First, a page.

China After 1989 4

According to ANIMALERTS, the situation in Hong Kong also appeared delicate. In February 1994 the new governor Ch. Patten (who took over from D. Wilson in July 1992) had succeeded in passing an electoral law which effectively introduced universal suffrage in the colony; this law posed a very real threat to Chinese interests. On September 17, 1995, elections were held for the renewal of the Legislative Council, and the Democrats won the majority of seats. On the strength of this result, their leader Lee asked for greater guarantees from Beijing on human rights and individual freedoms when the city came under the government of Beijing on July 1, 1997.. The first response signal sent by the Chinese government was the sentencing of dissident Wei Jingsheng (released in 1993 and then disappeared again) to 14 years in prison. On December 28, 1995, the Preparatory Committee was established in Beijing: composed of 150 members selected by the Communist Party, it was to appoint 400 electors in charge of choosing the future chief executive of Hong Kong and of giving life to a ‘provisional legislature’ from install in the city government (in place of the newly renewed Legislative Council) one minute after midnight on June 30, 1997. The Committee completed its work and when, in an impressive ceremony presided over by the Prince of Wales for England and by Jiang Zemin for the People’s Republic of China, Hong Kong returned to China on 1 July 1997, the Legislative Council of Lee’s Democrats was dismissed to make way for Beijing’s ‘provisional legislature’.

Concrete results were achieved by Chinese diplomacy in mainland Asia. In 1996 Jiang Zemin signed a treaty of military detente along the western and northern borders with the presidents of the Russian, Kazakh, Kyrgyz and Tajik republics in Shanghai. The treaty was very important, first of all because it unblocked a situation of constant tension at the borders, secondly because it allowed China to reduce the military contingents of those regions and to direct them in other situations, and finally because, in addition to opening the way to relations of collaboration, including economic collaboration with the signatory countries, strengthened the international conviction of the existence of a sort of Moscow-Beijing axis that could act as an element of pressure towards the political equilibrium of the entire Asian region.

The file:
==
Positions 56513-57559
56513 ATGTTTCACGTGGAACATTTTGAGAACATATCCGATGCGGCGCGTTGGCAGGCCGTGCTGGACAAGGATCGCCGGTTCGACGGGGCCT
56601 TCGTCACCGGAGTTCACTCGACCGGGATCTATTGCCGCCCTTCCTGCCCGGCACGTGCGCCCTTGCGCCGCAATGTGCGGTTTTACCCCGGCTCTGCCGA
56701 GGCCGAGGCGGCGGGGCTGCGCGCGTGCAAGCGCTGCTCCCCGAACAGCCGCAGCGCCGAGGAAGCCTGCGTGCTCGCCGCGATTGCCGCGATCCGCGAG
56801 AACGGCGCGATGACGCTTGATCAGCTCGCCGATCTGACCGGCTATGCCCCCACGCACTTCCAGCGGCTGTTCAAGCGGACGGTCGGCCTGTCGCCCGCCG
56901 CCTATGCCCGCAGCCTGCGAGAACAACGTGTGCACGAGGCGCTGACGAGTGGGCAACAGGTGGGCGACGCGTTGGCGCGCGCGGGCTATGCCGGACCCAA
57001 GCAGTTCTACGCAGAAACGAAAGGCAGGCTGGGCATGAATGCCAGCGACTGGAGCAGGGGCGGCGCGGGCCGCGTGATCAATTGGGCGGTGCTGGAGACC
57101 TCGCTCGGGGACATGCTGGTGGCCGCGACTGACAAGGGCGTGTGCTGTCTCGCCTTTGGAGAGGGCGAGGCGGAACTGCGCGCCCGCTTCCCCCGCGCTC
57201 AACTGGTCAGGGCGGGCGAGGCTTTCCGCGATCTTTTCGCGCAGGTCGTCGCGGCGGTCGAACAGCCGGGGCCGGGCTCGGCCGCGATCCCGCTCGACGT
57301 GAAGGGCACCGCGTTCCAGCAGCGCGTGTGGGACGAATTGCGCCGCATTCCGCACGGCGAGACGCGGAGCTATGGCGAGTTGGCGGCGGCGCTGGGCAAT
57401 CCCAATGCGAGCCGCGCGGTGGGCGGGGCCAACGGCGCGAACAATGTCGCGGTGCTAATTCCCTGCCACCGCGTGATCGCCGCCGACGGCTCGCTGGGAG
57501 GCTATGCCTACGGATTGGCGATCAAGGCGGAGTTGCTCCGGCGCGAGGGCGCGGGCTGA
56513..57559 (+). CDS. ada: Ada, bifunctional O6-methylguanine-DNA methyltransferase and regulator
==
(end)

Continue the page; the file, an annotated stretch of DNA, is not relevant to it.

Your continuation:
On February 19, 1997, Deng Xiaoping died at the age of 92. The news, announced by a Hong Kong newspaper and subsequently confirmed by Beijing, caught the Chinese ruling class in a transition phase: Hong Kong had not yet returned to the China and the party congress was still several months away. The death of Deng opened up the problem of leadership within the party: in the following days politicians who had long ago emerged from the political limelight suddenly reappeared, and even the purged Zhao Ziyang managed to make his voice heard again thanks to the help of the president. of the Qiao Shi National Assembly. But, despite the fear of destabilizing drifts fueled by a bomb attack that 7 March in Beijing caused the death of two people and the wounding of another 30, in general China seemed to react with relative tranquility to the situation of political uncertainty. The economy held up well, Chinese stocks listed on the various Asian stock exchanges did not register any significant decline.

When the National Assembly held a plenary meeting in early March, it was clear to everyone, conservatives and reformers, that the phase of managing the existing pending the return of Hong Kong and Congress was running out rapidly, and that just as quickly it would have been necessary to face radical choices in both the economic and, at least indirectly, political fields. To enter the WTO, China had to substantially modify customs tariffs and business services, but also open the borders to foreign exports and above all take a decision regarding that unproductive giant constituted by public enterprises, kept standing more for political reasons than party that for economic needs of the market. This in turn posed the problem of the type of political representation that the Communist Party would have to have in order to manage these choices. Marxist ideology and Maozedong’s thought were less and less adequate tools to guide a country now devoted to the choice of the economic prosperity of individuals; even less adequate if used to dismantle a public production system in order to strengthen a private one. But no one could yet afford to openly question the value of the communist ideology, at least not until another strong idea (the authoritarian Confucianism of Singapore and Taiwan) had not fully demonstrated its adequacy to the Chinese situation. As the conditions for outlining a new political identity of the country are not yet there, a part of the group of reformists led by Qiao Shi tried to establish some points of reference that were not the patrimony of this or that component of the party, but concerned the very existence of a Chinese Communist Party in the new millennium.

China After 1989 4